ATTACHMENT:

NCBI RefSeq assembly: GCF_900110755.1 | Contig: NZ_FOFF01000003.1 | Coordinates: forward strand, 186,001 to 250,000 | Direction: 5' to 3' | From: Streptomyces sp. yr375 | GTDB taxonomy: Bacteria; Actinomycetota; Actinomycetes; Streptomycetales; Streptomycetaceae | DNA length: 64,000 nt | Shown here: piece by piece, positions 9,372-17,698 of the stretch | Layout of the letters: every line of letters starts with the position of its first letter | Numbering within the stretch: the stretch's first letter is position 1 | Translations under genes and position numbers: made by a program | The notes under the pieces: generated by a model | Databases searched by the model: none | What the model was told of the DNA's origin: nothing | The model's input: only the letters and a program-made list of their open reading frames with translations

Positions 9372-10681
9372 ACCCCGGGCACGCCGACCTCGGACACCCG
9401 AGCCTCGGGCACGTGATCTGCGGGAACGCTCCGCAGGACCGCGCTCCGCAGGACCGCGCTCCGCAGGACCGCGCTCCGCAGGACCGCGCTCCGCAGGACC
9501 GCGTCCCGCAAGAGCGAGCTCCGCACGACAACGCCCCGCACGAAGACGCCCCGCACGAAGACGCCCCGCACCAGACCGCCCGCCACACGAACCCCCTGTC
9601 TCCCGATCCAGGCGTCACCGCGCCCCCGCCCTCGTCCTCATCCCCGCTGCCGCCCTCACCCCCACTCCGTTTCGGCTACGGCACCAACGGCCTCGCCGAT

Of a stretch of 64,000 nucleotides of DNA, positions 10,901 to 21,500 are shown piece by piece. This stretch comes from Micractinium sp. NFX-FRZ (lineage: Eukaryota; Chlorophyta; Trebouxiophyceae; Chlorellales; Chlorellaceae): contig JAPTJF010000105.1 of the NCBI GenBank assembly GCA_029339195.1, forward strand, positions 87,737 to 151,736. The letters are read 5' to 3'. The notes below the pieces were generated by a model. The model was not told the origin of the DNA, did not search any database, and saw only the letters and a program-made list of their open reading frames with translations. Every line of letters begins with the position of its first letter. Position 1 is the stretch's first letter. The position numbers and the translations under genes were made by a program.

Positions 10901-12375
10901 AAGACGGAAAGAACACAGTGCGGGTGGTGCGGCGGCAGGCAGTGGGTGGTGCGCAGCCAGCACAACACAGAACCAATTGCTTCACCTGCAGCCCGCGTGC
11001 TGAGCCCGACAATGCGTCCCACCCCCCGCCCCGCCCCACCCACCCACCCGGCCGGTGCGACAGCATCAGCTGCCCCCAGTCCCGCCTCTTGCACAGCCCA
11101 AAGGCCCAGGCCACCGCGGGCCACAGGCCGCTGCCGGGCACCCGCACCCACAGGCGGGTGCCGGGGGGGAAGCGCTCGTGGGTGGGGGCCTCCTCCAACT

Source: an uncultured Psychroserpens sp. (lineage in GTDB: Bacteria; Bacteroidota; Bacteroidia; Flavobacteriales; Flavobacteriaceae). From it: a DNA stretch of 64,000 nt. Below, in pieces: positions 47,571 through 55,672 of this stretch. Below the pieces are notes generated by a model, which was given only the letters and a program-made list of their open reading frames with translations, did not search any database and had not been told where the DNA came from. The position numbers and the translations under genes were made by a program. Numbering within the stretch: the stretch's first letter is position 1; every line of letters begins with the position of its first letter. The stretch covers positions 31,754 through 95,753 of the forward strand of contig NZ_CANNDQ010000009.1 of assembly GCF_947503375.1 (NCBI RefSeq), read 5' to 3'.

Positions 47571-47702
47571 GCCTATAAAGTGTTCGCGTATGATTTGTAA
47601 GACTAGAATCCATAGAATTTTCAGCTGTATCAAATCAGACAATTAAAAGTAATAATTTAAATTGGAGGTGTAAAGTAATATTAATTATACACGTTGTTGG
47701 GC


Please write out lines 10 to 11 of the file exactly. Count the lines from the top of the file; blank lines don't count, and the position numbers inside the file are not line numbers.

11001 TGAGCCCGACAATGCGTCCCACCCCCCGCCCCGCCCCACCCACCCACCCGGCCGGTGCGACAGCATCAGCTGCCCCCAGTCCCGCCTCTTGCACAGCCCA
11101 AAGGCCCAGGCCACCGCGGGCCACAGGCCGCTGCCGGGCACCCGCACCCACAGGCGGGTGCCGGGGGGGAAGCGCTCGTGGGTGGGGGCCTCCTCCAACT